Yeah, this. The Craig era has all the trappings of Bond, all the superificial stuff that Mendes was obsessed with (Goldfinger Aston Martin since he had a toy one as a kid), but in my opinion there's a big, empty hole in the center of the Craig era, and that's Craig's Bond himself. It's partially his own fault but it's more due to the producers not having a clear idea of what to do with his character after CR.

    I think they had a really good clue. This is a Bond dealing with existential angst, based on choice or lack thereof. And it is a Bond attempting to refine himself, constantly: Carl Jung's theory of "individuation," based on ideas of alchemy, as presented by Paracelsus. Let's not forget, Jung was interested in Paracelsus...and Ian Fleming asked Jung to translate his lecture on Paracelsus into English. There is no doubt that Fleming was very much interested in the writings of Jung and the ways in which they related to/from Paracelsus.

    Any discussion of Craig's version of Bond and that character's status as myth and as hero starts right there: with Jung and Paracelsus.

    This is the most sophisticated set of Bond films in the franchise's history, by far. There is a lot to unpack.

    Yes, this is very interesting information... is there something specific that can be read that has more on this?
  • SirHilaryBrayOBESirHilaryBrayOBE Chez Hilly, Portsmouth
    Posts: 66
    First reaction: deflation, disappointed and faintly annoyed.
  • SeveSeve The island of Lemoy
    edited October 2021 Posts: 357
    peter wrote: »
    How does Craig act like an impulsive teenager @Seve ??

    I’ve got a 20 year old, an 18 year old and an almost 17 year old. And I don’t see a lot of Craig in them, nor vice/versa… But please, I’m curious, how does Craig behave like an impulsive teenager?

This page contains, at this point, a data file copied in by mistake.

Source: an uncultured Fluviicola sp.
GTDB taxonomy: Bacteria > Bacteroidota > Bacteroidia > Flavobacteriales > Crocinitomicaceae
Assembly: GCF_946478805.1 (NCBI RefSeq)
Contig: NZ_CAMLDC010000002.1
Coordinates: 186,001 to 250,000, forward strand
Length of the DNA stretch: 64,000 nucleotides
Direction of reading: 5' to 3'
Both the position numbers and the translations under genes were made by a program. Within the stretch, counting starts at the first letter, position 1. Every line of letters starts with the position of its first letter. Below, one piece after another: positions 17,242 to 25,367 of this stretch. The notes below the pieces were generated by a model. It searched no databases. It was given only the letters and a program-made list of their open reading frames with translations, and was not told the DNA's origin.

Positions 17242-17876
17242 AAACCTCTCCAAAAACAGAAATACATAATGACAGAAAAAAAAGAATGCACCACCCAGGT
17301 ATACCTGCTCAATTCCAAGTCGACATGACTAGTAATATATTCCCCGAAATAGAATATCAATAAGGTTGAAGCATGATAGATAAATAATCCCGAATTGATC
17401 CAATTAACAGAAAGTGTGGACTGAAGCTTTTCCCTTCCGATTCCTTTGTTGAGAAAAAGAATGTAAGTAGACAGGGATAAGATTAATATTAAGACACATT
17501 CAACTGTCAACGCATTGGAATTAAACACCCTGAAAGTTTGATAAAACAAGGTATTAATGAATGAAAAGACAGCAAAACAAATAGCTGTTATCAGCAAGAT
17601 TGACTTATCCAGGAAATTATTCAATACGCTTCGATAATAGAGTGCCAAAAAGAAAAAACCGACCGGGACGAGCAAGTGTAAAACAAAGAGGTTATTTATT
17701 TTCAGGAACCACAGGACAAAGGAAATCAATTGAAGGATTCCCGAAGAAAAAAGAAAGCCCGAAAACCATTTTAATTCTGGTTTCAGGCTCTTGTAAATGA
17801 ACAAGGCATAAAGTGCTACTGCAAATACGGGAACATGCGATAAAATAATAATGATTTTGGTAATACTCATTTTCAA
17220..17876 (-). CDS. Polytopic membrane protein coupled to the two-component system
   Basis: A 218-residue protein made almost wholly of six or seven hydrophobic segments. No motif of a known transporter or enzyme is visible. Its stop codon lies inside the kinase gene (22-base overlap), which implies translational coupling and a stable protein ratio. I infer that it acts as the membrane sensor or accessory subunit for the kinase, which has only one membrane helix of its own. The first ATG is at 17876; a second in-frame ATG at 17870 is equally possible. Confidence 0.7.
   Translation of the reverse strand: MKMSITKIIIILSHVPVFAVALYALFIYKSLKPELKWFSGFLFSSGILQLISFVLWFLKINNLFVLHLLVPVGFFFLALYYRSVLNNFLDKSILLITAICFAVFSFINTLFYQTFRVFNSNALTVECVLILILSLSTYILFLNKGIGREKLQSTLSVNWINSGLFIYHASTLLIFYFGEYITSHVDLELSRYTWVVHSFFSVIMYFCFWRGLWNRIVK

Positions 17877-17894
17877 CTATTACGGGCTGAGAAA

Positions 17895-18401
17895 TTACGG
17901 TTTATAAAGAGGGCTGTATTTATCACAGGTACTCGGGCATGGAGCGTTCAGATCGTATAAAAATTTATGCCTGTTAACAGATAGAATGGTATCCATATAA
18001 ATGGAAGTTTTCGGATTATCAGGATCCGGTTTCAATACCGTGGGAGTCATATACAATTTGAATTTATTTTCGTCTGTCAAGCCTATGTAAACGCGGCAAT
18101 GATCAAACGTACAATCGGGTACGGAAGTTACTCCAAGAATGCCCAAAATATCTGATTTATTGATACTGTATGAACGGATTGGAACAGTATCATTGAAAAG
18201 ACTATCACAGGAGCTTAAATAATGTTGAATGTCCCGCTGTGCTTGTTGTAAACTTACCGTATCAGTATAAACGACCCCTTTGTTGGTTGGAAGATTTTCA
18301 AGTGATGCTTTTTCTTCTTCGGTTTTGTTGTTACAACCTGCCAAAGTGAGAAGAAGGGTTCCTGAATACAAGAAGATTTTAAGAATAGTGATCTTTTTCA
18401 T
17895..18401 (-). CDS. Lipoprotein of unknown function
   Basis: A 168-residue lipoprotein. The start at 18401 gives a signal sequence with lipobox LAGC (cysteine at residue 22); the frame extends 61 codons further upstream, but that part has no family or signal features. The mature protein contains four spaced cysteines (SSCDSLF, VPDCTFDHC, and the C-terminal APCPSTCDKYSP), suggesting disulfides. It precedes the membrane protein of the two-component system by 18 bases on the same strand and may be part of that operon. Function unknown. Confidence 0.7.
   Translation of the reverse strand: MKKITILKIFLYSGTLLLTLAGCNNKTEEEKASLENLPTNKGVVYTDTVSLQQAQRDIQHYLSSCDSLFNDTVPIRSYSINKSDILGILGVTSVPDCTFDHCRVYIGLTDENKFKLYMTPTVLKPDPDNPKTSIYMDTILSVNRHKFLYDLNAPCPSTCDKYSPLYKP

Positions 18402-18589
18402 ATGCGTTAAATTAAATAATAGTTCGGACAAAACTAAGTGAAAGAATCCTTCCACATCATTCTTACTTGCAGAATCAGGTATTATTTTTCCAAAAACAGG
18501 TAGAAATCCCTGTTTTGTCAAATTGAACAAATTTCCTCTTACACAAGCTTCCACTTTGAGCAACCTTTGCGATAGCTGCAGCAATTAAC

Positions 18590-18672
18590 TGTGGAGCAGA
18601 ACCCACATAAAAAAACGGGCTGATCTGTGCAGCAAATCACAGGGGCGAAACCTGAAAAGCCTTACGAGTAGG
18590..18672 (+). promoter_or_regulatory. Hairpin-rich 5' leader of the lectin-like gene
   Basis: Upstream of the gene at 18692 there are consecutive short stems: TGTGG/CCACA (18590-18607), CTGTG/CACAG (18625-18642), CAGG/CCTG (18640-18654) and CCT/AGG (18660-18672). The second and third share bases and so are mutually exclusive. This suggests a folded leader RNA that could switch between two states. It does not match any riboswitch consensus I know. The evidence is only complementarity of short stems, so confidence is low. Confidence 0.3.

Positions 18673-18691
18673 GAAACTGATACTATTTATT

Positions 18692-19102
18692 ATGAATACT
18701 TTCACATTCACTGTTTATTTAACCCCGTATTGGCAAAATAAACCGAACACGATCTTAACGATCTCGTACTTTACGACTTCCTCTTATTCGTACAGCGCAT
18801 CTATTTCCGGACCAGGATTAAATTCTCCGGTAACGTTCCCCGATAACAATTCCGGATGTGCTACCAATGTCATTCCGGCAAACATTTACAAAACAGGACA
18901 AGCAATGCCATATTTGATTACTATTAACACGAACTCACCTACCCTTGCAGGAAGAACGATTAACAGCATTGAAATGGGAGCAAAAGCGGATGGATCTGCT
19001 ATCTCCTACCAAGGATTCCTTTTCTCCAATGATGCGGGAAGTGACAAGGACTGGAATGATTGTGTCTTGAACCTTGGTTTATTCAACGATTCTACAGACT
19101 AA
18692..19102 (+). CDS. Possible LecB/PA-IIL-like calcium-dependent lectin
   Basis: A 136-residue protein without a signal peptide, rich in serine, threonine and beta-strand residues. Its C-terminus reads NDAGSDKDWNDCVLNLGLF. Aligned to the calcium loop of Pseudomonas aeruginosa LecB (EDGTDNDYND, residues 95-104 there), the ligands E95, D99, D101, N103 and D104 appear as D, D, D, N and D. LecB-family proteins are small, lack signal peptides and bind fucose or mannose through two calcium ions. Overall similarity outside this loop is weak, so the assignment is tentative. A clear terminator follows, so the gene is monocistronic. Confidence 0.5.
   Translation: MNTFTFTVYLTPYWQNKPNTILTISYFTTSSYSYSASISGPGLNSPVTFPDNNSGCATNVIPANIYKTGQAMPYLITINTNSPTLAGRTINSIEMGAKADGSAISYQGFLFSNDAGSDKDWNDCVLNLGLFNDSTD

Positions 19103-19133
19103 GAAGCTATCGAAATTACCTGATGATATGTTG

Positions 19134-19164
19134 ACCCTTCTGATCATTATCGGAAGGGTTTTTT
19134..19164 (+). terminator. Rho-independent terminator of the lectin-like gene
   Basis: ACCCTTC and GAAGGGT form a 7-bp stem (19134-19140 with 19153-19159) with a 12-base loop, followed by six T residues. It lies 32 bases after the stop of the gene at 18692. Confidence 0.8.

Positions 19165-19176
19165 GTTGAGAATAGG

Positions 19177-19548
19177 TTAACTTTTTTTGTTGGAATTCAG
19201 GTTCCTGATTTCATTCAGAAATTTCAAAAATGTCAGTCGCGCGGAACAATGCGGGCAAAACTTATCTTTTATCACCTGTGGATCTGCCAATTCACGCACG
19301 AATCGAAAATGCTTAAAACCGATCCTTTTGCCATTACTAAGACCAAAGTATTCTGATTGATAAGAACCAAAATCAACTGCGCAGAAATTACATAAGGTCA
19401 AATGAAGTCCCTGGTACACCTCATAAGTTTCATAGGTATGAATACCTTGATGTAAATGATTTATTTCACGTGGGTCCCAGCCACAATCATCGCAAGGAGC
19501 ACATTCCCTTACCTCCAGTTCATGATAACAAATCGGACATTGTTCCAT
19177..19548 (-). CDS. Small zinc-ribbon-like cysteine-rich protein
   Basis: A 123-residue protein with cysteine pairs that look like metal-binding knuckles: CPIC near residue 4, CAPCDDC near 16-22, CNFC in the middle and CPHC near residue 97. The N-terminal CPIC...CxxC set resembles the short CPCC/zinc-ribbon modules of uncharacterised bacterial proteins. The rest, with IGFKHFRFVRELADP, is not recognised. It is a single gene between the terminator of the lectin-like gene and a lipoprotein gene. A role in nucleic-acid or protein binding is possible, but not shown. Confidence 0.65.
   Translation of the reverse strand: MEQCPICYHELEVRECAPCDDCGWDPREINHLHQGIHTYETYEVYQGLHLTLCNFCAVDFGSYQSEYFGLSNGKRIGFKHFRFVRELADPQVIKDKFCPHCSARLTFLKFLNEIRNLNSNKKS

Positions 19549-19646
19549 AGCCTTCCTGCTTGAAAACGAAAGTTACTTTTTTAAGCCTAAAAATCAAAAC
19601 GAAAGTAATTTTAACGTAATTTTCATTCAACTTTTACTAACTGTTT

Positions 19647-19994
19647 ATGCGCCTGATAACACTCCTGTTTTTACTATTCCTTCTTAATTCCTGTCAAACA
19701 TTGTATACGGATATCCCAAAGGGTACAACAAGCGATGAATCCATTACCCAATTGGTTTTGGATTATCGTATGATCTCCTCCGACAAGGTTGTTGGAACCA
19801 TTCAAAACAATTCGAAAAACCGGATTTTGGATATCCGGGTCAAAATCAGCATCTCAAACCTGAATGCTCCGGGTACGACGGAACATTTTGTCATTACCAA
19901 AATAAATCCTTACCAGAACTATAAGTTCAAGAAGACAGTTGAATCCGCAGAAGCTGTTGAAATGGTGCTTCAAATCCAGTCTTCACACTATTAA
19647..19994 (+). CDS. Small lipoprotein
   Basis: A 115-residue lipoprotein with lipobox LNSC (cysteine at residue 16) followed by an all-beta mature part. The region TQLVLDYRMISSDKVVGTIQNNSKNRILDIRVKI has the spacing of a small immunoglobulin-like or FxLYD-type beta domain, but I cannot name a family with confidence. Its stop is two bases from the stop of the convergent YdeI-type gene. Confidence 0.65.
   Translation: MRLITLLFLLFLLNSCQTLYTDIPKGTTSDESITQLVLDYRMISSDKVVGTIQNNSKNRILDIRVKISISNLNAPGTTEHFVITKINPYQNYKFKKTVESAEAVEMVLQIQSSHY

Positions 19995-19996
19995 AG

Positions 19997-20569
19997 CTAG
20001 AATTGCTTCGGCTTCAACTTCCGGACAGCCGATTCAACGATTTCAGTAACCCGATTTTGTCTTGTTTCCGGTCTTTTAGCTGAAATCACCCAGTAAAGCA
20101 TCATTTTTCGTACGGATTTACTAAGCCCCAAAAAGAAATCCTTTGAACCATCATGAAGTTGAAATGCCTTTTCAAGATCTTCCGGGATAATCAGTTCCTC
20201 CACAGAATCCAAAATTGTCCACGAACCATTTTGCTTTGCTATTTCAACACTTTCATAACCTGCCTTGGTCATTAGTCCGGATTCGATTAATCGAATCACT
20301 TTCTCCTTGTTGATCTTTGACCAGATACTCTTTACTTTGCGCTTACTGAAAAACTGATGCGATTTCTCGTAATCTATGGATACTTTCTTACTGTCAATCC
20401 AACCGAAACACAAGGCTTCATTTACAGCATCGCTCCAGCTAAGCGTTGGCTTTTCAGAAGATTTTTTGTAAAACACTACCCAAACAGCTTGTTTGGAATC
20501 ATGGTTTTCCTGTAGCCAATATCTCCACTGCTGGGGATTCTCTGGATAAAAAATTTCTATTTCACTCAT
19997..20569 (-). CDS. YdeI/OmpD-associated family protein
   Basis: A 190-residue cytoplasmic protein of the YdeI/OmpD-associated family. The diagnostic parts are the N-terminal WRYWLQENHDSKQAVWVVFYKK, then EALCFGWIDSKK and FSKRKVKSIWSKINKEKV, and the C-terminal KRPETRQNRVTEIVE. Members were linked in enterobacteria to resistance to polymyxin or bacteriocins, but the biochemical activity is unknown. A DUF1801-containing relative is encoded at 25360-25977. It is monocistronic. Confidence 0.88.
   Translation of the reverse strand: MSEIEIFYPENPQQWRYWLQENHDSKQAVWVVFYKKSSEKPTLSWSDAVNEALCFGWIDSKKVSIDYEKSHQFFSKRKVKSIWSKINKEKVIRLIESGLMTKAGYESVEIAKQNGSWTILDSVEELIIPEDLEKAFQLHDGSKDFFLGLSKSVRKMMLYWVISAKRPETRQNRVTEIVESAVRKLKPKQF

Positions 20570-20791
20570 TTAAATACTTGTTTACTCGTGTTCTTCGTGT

Lol, sorry, I'm just imagining what it would be like if someone did have three Craig-Bond like sons!

    Dad - "You didn't come home last night, where were you?"
    17 year old - "Sorry Dad, that's classified information"
    Dad - "And what the hell did you do to your mother's car?"
    18 year old - "Sorry Dad, I was being chased by some henchmen, but I'm sure those bullet marks will buff out"
    Dad - "And who's legs are those sticking out of the trash can?"
    20 year old - "Umm... I'm not sure, some French guy I think"

    Perhaps that was an excessive exaggeration on my part?

    IMO, he's too emotional, and teenagers are often overly emotional when things don't go their way

    But clearly you have done a good job of parenting if you have managed to avoid all that
  • SeveSeve The island of Lemoy
    edited October 2021 Posts: 357
    Yes, this is very interesting information... is there something specific that can be read that has more on this?

    Here's one interpretation

    https://www.theatlantic.com/magazine/archive/2013/10/the-inner-life-of-james-bond/309457/

    "Was James Bond—neck-snapper, escape artist, serial shagger—the last repudiation of his creator’s cultural pedigree? Take that, fancy books; take that, whiskered shrinks. I, Ian Fleming, give you a hero almost without psychology: a bleak circuit of appetites, sensations, and prejudices, driven by a mechanical imperative called “duty.” In Jungian-alchemical terms, 007 is like lead, the metal associated with the dark god Saturn, lying coldly at the bottom of the crucible and refusing transformation. Boil him, slash him, poison him, flog him with a carpet beater and shoot his woman—Bond will not be altered."

    "Fleming’s novels, too, skirt the droning vacuum of Bond’s inner life. Is he human at all? From time to time he slumps, depressively—as, for example, in the opening pages of Thunderball: “Again Bond dabbed with the bloodstained styptic pencil at the cut on his chin and despised the face that stared sullenly back at him from the mirror above the washbasin. Stupid, ignorant bastard!” But this discontent is due to the fact that he has a hangover, he is between missions (traditionally a dangerous moment for Bond), and he has cut himself shaving. An immediate and physical ennui, in other words. He’ll be all right in a minute."

    original.jpg